Former NSA Shivshankar Menon has revealed that he had pressed for military action against Lashkar-e-Taiba (LeT) terror camps in Pakistan’s Punjab province and PoK immediately after the deadly 2008 Mumbai terror attacks that left 185 people dead.
In his first book post retirement – ‘Choices: Inside the making of India's Foreign Policy’, Menon, who was then foreign secretary in the Manmohan Singh government, however, said that any military action would have been emotionally satisfying but the decision not to retaliate militarily and to concentrate on diplomacy was the right one for that time and place.
“On sober reflection and in hindsight… the decision not to retaliate militarily and to concentrate on diplomatic, covert, and other means was the right one for that time and place,” Menon writes.
“The simple answer to why India did not immediately attack Pakistan is that after examining the options at the highest levels of government, the decision-makers concluded that more was to be gained from not attacking Pakistan than from attacking it,” Menon further writes.
Menon, who had also serves as the Indian High Commissioner to Pakistan, said that Mumbai had seen more deadly terrorist attacks in past but ‘nothing matched the level of organization, the sheer savagery, and the television-style spectacle’ of 26/11.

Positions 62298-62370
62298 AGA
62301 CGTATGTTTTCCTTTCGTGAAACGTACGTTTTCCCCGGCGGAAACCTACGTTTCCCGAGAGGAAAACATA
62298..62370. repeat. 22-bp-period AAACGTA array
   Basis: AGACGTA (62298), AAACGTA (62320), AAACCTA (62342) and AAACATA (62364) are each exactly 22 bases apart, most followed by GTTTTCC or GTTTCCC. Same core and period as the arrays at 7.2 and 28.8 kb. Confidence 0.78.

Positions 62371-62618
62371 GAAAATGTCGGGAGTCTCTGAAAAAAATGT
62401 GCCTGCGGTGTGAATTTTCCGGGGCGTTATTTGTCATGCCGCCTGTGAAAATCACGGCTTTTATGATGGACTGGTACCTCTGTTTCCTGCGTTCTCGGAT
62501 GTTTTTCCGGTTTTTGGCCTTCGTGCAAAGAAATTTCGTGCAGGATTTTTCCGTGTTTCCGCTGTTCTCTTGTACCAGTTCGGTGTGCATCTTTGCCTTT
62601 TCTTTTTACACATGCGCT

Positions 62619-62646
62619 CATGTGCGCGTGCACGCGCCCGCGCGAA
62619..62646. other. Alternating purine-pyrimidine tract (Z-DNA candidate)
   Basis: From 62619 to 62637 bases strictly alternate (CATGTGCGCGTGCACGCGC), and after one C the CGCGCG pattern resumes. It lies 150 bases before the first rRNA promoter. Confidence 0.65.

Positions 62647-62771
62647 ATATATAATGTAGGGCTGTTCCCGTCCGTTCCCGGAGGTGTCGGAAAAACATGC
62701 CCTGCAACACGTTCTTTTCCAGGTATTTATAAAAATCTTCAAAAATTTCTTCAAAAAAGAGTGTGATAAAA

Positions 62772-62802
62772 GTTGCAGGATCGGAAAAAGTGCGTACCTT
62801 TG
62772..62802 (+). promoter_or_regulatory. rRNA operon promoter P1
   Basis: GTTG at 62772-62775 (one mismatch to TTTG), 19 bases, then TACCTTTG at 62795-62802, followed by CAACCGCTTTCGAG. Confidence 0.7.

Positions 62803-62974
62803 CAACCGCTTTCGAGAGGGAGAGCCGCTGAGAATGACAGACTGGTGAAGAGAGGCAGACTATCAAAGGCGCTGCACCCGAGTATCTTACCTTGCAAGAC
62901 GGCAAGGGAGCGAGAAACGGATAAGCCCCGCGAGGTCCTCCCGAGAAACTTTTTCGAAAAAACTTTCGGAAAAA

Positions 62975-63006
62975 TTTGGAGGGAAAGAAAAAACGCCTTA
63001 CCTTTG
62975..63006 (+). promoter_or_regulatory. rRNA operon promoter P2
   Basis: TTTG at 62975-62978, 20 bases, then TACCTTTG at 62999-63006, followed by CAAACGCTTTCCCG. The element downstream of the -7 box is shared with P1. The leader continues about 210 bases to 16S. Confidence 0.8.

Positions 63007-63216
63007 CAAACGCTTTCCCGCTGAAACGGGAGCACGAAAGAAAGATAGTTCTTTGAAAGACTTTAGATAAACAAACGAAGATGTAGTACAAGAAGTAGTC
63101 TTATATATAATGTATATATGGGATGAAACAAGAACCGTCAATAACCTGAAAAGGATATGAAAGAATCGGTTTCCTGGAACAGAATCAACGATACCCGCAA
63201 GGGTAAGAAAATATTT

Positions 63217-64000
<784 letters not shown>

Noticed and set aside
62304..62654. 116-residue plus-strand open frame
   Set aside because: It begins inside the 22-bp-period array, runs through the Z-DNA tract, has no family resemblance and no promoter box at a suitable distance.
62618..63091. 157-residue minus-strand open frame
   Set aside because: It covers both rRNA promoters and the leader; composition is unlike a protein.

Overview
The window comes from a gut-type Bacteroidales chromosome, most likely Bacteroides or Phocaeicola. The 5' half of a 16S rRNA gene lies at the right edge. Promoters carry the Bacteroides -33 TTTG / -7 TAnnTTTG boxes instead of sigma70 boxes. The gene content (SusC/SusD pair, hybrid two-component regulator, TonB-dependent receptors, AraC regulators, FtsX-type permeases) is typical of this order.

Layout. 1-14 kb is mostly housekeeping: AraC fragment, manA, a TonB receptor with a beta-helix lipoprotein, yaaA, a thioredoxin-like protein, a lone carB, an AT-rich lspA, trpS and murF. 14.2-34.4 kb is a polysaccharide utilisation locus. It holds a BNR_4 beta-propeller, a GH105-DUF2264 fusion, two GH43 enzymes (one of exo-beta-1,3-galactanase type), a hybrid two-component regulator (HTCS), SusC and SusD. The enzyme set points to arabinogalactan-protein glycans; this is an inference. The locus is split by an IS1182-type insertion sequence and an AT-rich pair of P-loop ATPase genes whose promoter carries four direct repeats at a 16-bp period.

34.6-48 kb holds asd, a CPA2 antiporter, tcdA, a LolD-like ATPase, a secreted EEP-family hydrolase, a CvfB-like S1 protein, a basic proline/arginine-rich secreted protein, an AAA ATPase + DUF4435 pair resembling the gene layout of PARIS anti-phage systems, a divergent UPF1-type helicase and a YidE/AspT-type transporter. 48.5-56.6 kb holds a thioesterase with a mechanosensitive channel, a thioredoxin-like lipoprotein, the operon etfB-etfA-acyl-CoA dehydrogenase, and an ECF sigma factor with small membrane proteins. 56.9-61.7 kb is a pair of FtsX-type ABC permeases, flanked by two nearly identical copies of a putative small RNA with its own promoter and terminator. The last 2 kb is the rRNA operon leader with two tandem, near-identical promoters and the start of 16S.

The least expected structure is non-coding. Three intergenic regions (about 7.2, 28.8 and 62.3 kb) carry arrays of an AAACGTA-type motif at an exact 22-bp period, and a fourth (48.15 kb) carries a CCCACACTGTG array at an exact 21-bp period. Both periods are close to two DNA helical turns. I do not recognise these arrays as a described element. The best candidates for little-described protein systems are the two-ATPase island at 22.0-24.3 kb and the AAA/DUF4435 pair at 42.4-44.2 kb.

He said that an attack could have weakened the then Yousaf Raza Gillani government and boosted the power of the Pakistani military.
“A limited strike on selected terrorist targets say, the LeT headquarters in Muridke or LeT camps in Pakistan-occupied Kashmir would have had limited practical utility and hardly any effect on the organization,” he writes.
Arguing against the idea that one military action will end the conflict, he said, “India’s immediate political objective must recognise that this is a long conflict that cannot be solved - that is protracted and intractable. This is an idea that most Indians are reluctant to accept and some find intolerable.”
He also said that India- Pakistan relations are one of the few ‘major failures of Indian foreign policy’.